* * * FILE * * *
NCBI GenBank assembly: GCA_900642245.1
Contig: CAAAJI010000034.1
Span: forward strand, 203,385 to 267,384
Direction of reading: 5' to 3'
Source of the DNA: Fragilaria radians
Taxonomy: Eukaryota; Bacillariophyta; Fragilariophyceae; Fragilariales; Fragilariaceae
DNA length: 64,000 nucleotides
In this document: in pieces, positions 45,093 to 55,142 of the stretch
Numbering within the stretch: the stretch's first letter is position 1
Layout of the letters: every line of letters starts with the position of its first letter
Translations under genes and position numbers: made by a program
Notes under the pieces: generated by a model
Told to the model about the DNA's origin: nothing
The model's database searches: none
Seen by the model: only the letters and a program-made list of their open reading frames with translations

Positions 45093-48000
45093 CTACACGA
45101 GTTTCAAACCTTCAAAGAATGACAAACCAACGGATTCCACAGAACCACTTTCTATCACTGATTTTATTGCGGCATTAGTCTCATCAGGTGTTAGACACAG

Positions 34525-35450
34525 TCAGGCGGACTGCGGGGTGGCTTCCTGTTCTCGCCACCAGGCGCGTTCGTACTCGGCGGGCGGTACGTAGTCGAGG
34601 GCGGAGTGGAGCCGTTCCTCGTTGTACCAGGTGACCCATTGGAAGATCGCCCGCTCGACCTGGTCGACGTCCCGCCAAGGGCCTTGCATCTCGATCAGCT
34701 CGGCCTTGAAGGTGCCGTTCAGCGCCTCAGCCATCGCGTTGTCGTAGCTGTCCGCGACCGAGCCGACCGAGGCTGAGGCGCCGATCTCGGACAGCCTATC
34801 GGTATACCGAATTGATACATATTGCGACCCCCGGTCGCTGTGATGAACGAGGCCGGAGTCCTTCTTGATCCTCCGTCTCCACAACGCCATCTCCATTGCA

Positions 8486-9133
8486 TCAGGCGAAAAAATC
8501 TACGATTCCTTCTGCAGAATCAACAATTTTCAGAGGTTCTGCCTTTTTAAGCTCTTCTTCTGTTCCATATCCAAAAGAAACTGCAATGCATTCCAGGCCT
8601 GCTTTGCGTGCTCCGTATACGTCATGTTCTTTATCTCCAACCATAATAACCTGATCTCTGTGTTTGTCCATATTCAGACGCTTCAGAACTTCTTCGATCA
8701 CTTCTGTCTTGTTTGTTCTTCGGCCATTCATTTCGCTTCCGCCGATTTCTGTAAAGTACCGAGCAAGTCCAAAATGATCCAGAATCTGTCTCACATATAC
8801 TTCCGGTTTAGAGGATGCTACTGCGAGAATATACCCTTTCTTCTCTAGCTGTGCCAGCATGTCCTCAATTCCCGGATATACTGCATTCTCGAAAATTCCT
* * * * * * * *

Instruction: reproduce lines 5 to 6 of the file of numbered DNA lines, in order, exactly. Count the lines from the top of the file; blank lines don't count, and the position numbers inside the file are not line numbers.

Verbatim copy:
Source of the DNA: Fragilaria radians
Taxonomy: Eukaryota; Bacillariophyta; Fragilariophyceae; Fragilariales; Fragilariaceae